Amazon has been avoiding sales tax for years. The 21 states it is now subject to sales tax in make up less than half of the 45 U.S. states that collect the tax on traditional brick-and-mortar stores. In some states like Arkansas, Louisiana and Oklahoma, avoiding sales tax through Amazon can save consumers - and divert from governmental coffers - in the range of 9 percent of the price of purchases. If you're a financially savvy consumer in one of those states, it's foolish not to buy expensive items online. The addition of sales tax on Amazon in Florida is expected to generate around $80 million in revenue for the state.
This setup sounds nice for consumers, but it's a tremendous disadvantage for physical establishments. There was a time in the early 2000s when e-commerce made up a mere 2 percent of all retail sales, and perhaps needed a boost from avoiding sales tax; in addition, the savings seemed somehow to make up for the inconvenience of waiting for your item to arrive in the mail. But today online purchases have soared to 18 percent of retail sales. And for Amazon, which reported $19.7 billion in revenue in the first quarter, the days of being a small retailer are long past.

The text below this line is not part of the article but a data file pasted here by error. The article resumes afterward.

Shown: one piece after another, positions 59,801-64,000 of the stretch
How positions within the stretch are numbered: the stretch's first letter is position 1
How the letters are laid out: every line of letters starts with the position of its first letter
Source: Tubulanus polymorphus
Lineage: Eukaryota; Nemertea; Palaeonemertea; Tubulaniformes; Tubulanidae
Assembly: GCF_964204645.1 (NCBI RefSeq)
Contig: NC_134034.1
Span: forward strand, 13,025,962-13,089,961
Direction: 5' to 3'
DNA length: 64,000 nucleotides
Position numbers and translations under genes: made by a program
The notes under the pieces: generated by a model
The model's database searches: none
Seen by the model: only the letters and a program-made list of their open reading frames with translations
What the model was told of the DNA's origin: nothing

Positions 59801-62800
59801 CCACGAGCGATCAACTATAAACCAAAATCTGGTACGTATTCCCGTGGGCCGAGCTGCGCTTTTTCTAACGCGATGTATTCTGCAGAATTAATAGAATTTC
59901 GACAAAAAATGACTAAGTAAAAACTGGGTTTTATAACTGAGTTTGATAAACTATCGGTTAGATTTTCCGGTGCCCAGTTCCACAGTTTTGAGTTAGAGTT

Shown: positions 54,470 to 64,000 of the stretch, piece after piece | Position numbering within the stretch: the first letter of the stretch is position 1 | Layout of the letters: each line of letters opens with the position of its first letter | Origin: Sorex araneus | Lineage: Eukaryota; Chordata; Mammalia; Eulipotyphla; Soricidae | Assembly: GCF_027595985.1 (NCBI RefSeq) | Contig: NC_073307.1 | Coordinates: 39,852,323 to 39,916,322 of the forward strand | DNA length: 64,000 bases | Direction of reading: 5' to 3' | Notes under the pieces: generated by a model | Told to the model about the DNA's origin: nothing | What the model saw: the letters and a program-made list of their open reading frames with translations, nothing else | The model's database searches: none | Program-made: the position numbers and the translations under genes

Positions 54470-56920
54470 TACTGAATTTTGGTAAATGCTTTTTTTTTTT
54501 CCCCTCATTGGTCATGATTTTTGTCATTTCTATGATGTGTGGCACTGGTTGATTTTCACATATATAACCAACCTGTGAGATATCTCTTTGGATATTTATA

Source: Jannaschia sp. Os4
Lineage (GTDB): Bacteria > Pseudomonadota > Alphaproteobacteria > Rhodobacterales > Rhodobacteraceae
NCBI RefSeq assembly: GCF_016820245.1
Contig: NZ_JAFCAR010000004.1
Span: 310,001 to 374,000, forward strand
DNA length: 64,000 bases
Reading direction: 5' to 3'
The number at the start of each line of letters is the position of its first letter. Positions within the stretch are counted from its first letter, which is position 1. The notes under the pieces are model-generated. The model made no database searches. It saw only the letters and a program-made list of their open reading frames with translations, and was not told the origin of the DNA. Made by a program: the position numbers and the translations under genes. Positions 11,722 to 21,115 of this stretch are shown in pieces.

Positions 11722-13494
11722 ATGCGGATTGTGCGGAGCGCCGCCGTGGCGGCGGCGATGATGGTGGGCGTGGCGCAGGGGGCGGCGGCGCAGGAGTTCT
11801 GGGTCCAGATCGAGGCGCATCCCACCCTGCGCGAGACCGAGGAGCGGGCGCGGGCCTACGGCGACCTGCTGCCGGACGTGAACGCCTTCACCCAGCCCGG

Frankly, there also doesn't seem to be a good reason for skipping sales tax on online purchases anymore. Shipping times today are good, and the end result for the customer is the same whether you buy a flat-screen TV at the closest Best Buy or through an online portal - why should the sales tax on those purchases be treated differently? The legal system has hinted it feels the same way. In December, the Supreme Court decided to let stand a New York Court of Appeals ruling that forces online retailers to collect sales tax on purchases in New York regardless of whether they have a physical presence in the state. “The world has changed dramatically in the last two decades,” Chief Judge Jonathan Lippman wrote in the decision, “and it may be that the physical presence test is outdated.”